Paging Dr. Freud: Parapraxis and everyday speech
As I mentioned before, I’ve spent the last few days out of town, at a major conference for one of my other jobs. The conference was interesting to me as a phonetician, hearing all the various accents from around the country, but the most interesting (and funny) language moment occurred during the closing ceremonies.
A slip worthy of the ages
The conference, discussing Residence Hall life, took place on a college campus, and the 1000+ people attending were each assigned rooms in the Residence Halls on campus. So, everybody was staying in first-year dorms, with the same shared bathrooms, roommates, and tiny rooms as any incoming student would have. By no means were these luxury accommodations, but they didn’t have to be, we’re all used to Dorm life anyways, and what was provided was quite sufficient for the weekend.
Perhaps most wonderful Freudian slip I’ve seen in a long time happened during the closing ceremonies for this conference. So, myself and 1000+ other people are sitting in the main arena, and one of the conference coordinators is speaking to the entire group. He’s going through and thanking each different group or committee that made the conference possible, and then finally, he says (paraphrased) “I’d like to thank the University’s Housing and Conference services department for providing us with our unremarkable accommodations”.
A long moment passed, and then a good portion of the arena burst into laughter. He realized several seconds later what he had said, but by then, it was too late, and his correction was overwhelmed by the laughter, and his original meaning of “remarkable accommodations” was lost to history.
This is a truly amazing example of a “Freudian slip”.
A Freudian Slip (or Parapraxis) is where one’s subconscious thoughts are somehow expressed on the surface through their words or actions. This often happens through name replacement (“I love you Laura” when Laura is your mistress’ name, not your wife’s), or through other “slips of the tongue” (“I would do anything to you” as opposed to “I would do anything for you”). No matter the form it takes, the most basic requirement for a speech error to be considered an instance of Parapraxis is that you end up communicating something you didn’t intend to but were likely thinking subconsciously.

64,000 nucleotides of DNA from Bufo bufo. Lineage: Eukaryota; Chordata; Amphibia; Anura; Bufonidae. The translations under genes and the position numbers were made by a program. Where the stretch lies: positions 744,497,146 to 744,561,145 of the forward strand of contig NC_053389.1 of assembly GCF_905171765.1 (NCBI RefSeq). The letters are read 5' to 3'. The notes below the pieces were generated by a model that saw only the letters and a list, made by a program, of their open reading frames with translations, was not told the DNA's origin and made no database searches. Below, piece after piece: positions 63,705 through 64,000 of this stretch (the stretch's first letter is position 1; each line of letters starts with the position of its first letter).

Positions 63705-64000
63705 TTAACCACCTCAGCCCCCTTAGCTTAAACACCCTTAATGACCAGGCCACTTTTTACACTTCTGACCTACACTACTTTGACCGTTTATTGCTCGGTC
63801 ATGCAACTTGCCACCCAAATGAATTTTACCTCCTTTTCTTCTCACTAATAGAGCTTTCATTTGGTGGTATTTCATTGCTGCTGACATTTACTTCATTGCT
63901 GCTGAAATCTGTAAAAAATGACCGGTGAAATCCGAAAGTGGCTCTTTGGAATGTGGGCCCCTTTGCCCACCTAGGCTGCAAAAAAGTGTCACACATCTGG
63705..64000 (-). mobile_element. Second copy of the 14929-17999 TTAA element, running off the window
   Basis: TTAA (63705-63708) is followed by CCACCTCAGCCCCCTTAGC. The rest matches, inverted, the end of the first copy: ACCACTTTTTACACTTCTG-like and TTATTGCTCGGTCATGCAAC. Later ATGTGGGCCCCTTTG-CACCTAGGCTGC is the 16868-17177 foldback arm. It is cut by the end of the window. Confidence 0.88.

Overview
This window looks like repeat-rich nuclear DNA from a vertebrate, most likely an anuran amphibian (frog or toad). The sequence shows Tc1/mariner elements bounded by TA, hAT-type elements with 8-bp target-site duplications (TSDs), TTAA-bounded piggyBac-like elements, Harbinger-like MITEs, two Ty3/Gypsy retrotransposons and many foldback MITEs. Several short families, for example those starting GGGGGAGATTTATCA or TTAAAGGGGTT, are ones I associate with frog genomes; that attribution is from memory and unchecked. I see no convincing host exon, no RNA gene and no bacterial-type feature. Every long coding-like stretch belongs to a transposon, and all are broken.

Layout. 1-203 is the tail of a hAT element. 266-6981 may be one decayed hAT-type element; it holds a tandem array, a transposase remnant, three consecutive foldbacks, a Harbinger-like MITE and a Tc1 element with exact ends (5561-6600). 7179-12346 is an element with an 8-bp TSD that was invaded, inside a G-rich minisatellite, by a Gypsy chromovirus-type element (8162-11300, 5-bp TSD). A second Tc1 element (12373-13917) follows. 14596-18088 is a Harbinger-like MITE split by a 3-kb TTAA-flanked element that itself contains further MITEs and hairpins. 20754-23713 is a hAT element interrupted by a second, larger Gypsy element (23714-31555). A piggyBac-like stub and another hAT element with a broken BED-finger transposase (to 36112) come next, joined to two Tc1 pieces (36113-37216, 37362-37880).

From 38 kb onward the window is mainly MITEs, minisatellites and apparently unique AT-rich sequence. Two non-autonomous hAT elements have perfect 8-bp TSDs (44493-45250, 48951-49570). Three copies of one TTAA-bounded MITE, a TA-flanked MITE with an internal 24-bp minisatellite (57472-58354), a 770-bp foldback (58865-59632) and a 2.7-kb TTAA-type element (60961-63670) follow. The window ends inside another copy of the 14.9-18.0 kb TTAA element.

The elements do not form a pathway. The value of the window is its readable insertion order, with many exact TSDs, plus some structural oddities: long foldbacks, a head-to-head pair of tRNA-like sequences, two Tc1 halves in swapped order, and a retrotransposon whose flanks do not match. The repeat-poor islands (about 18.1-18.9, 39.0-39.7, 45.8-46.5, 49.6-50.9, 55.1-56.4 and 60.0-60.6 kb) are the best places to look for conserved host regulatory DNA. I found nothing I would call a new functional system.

According the Wikipedia article on Freudian Slips, Freud thought that these slips had a psychological meaning:
The Freudian slip is named after Sigmund Freud, who described the phenomenon he called Fehlleistung (literally meaning “faulty action” in German, but termed as parapraxis in English) in his 1901 book The Psychopathology of Everyday Life. Freud gives several examples of seemingly trivial, bizarre or nonsensical Freudian slips in Psychopathology; the analysis is often quite lengthy and complex, as was the case with many of the dreams in The Interpretation of Dreams.
Popularization of the term has diluted its technical meaning in some contexts to include any slip-of-the-tongue phenomenon, often in an attempt by the user to humorously assign hidden motives or sexual innuendo to the mistake. It is not clear, however, what Freud considered an “innocent” mistake, or if he thought that there were any innocent mistakes. The enormous quantity of slips analyzed in psychopathology, many of which are banal or apparently trivial, would seem to indicate that Freud felt almost any seemingly tiny slip or hesitation would respond to analysis.
Context is everything
The social power of these slips lies in the context in which they occur. For instance, had we all been housed in a five star hotel and the speaker still said “unremarkable”, it might still be funny, but it’d be more of a simple speech error. The beauty of a Freudian slip comes from the fact that it reveals the truth (or one’s true feelings), even while a person tries to cover it up.
Because everybody knew that the accommodations were, in fact, quite unremarkable, when he misspoke, it was both extremely funny and extremely telling. He unconsciously violated the social norm as well as catching himself in his own distortion of the truth in front of 1000+ people.
So, the moral of this story is that you’re never safe from your own inner thoughts. Although some people can become very adept at lying (or mild distortion of the truth), a single speech error could pop up and blow your entire cover. You can pay close attention to your words, and try to suppress your subconscious, but sooner or later, everybody slips up.
Categories: General Linguistics - Language and Thought - Humor - Language Usage -
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